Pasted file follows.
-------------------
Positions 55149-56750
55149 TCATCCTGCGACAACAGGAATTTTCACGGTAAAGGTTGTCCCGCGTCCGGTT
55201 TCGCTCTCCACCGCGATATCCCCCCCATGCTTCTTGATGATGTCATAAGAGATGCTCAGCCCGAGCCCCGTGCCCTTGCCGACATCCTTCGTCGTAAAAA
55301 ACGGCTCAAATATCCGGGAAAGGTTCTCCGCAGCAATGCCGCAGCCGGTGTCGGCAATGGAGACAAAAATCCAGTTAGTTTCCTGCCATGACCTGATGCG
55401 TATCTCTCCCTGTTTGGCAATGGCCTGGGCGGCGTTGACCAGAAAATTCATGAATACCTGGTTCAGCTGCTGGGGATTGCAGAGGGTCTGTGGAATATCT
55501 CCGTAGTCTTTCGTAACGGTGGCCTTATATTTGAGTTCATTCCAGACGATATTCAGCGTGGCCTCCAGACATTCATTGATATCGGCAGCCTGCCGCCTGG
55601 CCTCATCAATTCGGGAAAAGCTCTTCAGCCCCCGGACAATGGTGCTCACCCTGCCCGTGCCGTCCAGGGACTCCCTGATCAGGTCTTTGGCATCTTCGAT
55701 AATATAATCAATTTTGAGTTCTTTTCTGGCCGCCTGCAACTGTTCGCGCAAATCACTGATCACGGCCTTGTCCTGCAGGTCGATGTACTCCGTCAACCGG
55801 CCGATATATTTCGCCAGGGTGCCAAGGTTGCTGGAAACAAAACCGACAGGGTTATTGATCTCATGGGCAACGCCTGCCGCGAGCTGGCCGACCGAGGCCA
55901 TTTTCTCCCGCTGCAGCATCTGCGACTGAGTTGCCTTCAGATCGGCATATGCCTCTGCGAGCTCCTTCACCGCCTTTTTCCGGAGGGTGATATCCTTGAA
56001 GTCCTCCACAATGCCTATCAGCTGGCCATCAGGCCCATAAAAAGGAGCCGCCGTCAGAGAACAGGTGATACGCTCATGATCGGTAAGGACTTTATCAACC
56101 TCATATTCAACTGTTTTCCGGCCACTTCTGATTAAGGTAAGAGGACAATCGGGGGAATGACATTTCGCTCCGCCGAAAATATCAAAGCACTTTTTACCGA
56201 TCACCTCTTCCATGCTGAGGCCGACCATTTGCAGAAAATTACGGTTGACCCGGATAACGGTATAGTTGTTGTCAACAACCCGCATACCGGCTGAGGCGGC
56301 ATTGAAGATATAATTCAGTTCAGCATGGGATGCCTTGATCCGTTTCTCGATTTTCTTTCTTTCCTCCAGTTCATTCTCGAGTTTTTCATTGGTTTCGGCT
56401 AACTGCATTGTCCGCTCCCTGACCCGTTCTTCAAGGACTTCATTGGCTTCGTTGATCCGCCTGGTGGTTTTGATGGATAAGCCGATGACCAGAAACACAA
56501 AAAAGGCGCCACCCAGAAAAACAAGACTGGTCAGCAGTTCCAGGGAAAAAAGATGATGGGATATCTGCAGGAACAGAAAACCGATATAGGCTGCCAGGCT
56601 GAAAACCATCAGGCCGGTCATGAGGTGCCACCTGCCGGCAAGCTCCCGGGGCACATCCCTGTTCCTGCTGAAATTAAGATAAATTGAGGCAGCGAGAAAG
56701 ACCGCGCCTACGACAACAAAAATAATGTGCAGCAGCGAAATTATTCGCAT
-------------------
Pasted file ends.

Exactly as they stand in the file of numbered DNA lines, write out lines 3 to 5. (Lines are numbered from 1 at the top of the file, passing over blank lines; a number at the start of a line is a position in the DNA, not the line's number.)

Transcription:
55201 TCGCTCTCCACCGCGATATCCCCCCCATGCTTCTTGATGATGTCATAAGAGATGCTCAGCCCGAGCCCCGTGCCCTTGCCGACATCCTTCGTCGTAAAAA
55301 ACGGCTCAAATATCCGGGAAAGGTTCTCCGCAGCAATGCCGCAGCCGGTGTCGGCAATGGAGACAAAAATCCAGTTAGTTTCCTGCCATGACCTGATGCG
55401 TATCTCTCCCTGTTTGGCAATGGCCTGGGCGGCGTTGACCAGAAAATTCATGAATACCTGGTTCAGCTGCTGGGGATTGCAGAGGGTCTGTGGAATATCT